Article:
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Obama must better rally Americans behind the war in Afghanistan, Pakistan

To reverse a sharp drop in public support for the war in Afghanistan and Pakistan, Obama should go far beyond an 'update' on his administration's review of the war.

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President Obama’s one-year review of his strategy in Afghanistan was focused on fixing the war effort. But the review can also help the president on another front: public opinion at home.

And in that key battleground, Mr. Obama is not winning hearts and minds.

Polls show a sharp rise in the percentage of Americans who say the war in Afghanistan is not worth fighting. Instead of 40 percent opposing it a year ago when Obama took full ownership of the war, now 60 percent do. And that may rise.

This decline of support for the longest war in American history violates a key lesson from the country’s second longest war (Vietnam): The US cannot win a war without popular support; otherwise, it will need to retreat, hurting America’s reputation as well as its armed forces.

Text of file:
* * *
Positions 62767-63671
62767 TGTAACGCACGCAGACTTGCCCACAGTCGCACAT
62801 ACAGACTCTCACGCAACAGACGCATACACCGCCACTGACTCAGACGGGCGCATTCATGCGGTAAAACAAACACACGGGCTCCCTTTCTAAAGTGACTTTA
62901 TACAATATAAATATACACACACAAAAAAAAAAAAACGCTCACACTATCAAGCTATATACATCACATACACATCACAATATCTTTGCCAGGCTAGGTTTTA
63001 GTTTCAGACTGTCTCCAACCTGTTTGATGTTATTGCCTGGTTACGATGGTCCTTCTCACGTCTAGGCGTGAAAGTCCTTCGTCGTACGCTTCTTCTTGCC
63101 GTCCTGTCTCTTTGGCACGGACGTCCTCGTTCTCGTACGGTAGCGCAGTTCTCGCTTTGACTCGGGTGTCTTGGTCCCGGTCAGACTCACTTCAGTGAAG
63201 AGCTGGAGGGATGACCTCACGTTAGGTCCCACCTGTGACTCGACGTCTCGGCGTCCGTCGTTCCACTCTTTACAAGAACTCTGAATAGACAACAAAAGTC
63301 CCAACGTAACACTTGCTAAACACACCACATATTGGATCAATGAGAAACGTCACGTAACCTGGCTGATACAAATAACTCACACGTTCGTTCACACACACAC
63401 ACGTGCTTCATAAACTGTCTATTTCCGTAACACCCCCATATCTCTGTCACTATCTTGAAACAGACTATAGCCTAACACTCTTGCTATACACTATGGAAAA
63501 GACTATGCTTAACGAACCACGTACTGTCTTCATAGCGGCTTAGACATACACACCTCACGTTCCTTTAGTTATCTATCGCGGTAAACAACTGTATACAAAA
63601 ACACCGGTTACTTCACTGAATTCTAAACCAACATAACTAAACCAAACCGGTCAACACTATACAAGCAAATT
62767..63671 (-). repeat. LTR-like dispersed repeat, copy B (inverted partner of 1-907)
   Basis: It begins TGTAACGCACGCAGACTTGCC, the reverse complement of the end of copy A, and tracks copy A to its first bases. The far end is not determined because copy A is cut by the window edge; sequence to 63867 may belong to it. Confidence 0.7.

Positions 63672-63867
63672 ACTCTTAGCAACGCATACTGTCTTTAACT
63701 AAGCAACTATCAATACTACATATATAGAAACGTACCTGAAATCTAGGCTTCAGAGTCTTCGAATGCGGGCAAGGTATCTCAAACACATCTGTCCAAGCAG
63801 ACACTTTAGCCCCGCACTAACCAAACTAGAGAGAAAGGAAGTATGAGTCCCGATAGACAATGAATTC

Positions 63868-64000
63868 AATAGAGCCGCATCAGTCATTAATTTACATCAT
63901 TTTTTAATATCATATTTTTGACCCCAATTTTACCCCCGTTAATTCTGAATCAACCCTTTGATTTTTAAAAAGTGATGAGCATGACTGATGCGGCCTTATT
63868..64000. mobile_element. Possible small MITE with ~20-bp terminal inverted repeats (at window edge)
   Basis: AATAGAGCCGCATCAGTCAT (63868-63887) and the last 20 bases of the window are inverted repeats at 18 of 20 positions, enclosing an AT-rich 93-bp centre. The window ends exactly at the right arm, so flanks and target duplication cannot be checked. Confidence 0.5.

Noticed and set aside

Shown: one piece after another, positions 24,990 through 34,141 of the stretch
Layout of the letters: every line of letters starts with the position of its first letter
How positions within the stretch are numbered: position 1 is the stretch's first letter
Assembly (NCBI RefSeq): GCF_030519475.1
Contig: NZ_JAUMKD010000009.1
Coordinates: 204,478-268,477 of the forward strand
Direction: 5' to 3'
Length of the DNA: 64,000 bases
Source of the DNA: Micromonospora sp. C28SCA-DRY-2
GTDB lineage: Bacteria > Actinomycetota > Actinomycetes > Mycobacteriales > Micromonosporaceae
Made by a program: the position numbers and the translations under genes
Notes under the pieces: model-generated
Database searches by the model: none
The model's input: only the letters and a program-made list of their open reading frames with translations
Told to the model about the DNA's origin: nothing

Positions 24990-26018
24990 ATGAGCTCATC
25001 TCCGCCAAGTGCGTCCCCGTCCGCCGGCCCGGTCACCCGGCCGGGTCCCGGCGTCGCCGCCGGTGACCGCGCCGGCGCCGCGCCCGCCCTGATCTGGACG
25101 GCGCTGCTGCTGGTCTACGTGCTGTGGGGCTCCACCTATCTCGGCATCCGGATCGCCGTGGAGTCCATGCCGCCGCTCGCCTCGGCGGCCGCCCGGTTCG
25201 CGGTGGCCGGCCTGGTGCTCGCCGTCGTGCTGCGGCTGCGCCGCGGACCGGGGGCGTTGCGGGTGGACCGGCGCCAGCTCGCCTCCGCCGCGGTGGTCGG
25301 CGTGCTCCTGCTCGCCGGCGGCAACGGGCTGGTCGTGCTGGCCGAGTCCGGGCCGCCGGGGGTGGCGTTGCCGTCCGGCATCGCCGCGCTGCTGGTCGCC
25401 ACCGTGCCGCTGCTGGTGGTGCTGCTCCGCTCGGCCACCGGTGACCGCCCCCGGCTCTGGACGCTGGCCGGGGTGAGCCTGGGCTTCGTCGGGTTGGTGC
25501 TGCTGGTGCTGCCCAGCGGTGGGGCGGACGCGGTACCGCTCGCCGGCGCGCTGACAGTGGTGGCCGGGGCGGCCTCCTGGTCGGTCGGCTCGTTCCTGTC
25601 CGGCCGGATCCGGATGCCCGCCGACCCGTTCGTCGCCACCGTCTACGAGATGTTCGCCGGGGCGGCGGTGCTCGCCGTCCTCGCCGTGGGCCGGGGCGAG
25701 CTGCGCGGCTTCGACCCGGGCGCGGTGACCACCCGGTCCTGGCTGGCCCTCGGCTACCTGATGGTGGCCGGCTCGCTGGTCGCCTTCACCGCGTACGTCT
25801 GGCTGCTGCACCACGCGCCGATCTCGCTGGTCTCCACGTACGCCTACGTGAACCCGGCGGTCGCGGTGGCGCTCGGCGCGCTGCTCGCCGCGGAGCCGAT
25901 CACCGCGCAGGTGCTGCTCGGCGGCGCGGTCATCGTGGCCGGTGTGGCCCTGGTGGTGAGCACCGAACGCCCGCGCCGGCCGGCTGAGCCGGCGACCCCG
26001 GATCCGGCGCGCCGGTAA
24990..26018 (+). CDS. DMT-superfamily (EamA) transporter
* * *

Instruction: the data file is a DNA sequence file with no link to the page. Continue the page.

Obama did use the review for a mid-day televised pressroom briefing today to report on progress made so far and the challenges still ahead. The US appears on track to start a troop pullout in July, to finally hand off the effort to Afghan forces in 2014, and to ensure long-term US support beyond that.

New military tactics, such as night raids on homes suspected of harboring terrorists, combined with a surge of 30,000 new troops and more drone attacks on Taliban hideouts in Pakistan, have the enemy on the defensive – for now.

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